Figuring out the colors of fossilized animals used to be complete guesswork—even in the rare finds containing bits of feathers, scales, or fur, the original hues in such soft tissues are usually long gone. Now, for the first time, researchers have been able to identify the chemical signature of the pigment that gives red hair its color in the fossil of an ancient mouse—using a new technique that leaves precious fossil specimens intact.
“The mouse fossil, it looks nice. It’s a beautiful specimen. But then you scan it, and it’s this eureka moment,” says Roy Wogelius, a geochemist at the University of Manchester in the United Kingdom, who with his colleagues developed the technique.
Using a variety of techniques, scientists have been able to gather hints about the colors of fossils including dinosaur feathers and dinosaur eggs. A decade ago, scientists used high-energy synchrotron x-rays to identify the key chemical signatures of a pigment called eumelanin, which colors skin, hair, and other tissues black, brown, and gray. But its sister pigment called pheomelanin, which gives skin and hair a pink or red hue, has been tougher to nail down.
Part of the problem, Wogelius says, was that relatively little was known about the chemistry of the pigment in modern-day tissues. In work published in 2016, he and his colleagues looked carefully at the different trace metals in pigments from modern feathers and found that whereas eumelanin contains copper, pheomelanin contains sulfur and zinc. They wondered whether tracing those metals might allow them to find signs of the reddish pigment in fossils as well.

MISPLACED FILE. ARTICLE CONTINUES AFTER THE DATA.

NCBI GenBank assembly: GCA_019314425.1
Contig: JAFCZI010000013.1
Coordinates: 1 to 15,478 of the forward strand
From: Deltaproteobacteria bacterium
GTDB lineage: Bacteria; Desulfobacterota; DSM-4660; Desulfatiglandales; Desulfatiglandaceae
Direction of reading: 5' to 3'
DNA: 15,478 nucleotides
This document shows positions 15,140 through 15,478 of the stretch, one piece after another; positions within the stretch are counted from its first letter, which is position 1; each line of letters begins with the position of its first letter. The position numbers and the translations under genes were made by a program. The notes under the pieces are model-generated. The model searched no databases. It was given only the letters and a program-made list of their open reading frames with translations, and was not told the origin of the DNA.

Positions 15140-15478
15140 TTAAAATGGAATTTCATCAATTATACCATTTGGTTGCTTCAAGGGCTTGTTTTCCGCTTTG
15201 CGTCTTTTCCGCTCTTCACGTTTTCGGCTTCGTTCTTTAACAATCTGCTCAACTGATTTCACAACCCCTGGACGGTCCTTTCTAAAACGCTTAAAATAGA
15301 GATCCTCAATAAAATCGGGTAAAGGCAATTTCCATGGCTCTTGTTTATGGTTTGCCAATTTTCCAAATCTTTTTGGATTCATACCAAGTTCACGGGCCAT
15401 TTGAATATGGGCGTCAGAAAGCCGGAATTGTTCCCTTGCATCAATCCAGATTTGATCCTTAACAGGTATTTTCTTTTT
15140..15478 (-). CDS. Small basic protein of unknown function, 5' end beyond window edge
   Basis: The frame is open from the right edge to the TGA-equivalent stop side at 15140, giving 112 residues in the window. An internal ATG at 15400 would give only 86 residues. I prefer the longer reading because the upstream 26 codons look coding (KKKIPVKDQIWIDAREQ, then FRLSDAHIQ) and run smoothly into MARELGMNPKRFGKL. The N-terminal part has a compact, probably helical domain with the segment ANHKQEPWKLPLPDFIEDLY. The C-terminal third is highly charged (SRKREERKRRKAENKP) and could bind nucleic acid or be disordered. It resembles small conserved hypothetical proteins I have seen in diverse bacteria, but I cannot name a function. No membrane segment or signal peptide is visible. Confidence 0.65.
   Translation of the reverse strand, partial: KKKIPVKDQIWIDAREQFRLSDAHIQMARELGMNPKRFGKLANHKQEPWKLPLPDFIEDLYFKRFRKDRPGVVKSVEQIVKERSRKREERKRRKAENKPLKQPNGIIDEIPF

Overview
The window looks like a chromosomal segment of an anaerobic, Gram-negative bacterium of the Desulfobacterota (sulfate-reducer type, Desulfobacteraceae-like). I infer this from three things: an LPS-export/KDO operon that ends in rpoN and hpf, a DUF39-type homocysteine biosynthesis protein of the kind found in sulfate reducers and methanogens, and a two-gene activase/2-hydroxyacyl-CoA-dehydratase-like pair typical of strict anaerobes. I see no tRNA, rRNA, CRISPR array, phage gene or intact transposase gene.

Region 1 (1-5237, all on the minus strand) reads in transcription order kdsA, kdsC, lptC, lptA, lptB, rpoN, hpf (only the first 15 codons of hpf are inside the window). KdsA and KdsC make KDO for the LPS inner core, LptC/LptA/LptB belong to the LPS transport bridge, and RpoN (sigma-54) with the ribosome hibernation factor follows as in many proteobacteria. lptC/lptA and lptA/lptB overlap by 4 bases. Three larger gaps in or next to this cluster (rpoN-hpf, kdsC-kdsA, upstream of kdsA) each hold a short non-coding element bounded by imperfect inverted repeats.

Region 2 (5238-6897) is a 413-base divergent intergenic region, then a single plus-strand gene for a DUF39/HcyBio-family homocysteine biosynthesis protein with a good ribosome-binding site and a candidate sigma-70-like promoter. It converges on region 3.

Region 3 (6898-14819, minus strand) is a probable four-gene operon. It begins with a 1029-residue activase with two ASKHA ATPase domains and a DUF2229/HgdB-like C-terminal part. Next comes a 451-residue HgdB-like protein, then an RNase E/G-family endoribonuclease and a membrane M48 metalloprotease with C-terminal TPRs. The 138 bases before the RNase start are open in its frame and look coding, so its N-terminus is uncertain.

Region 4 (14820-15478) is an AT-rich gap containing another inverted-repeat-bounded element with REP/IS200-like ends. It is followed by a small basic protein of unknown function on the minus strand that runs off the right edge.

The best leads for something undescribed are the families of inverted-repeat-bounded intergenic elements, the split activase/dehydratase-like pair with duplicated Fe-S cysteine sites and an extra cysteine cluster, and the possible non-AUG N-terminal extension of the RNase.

To test the idea, the scientists analyzed two exceptional fossils—with soft tissues and hair still visible—of an extinct mouse called Apodemus atavus that lived 3 million years ago in what is now Germany. Close relatives of the species alive today, such as the European wood mouse, have reddish fur, so the researchers thought the fossil mouse might have had similar coloring. Sure enough, when they scanned the mouse fossils, they found the characteristic overlap of sulfur and zinc in regions where hair was visible on the fossil. They report their find today in Nature Communications.
Now that scientists know what to look for, Wogelius says, he’s confident the pheomelanin signature will be detectable in much older fossils. The new data support the team’s previous claim of evidence for pheomelanin in a 30-million-year-old fossil tadpole. “I’m certain we can go back 30 million years, and probably even longer than that.”
The technique is “a very elegant method for analyzing the whole fossil in a nondestructive way,” says Jasmina Weimann, a molecular paleobiologist at Yale University. “It’s very cool.”
Other chemical analysis methods require researchers to take tiny samples from fossils. Not only does that damage part of the fossil, it also means the full picture is still guesswork. “If you took a square-millimeter sample of zebra skin, you might be able to tell if the sample was black or white, but you wouldn’t understand what a zebra looks like,” Wogelius says.
Weimann hopes similar techniques might allow researchers to identify not only pigments, but also other chemical signatures, for example of proteins specific to certain tissues.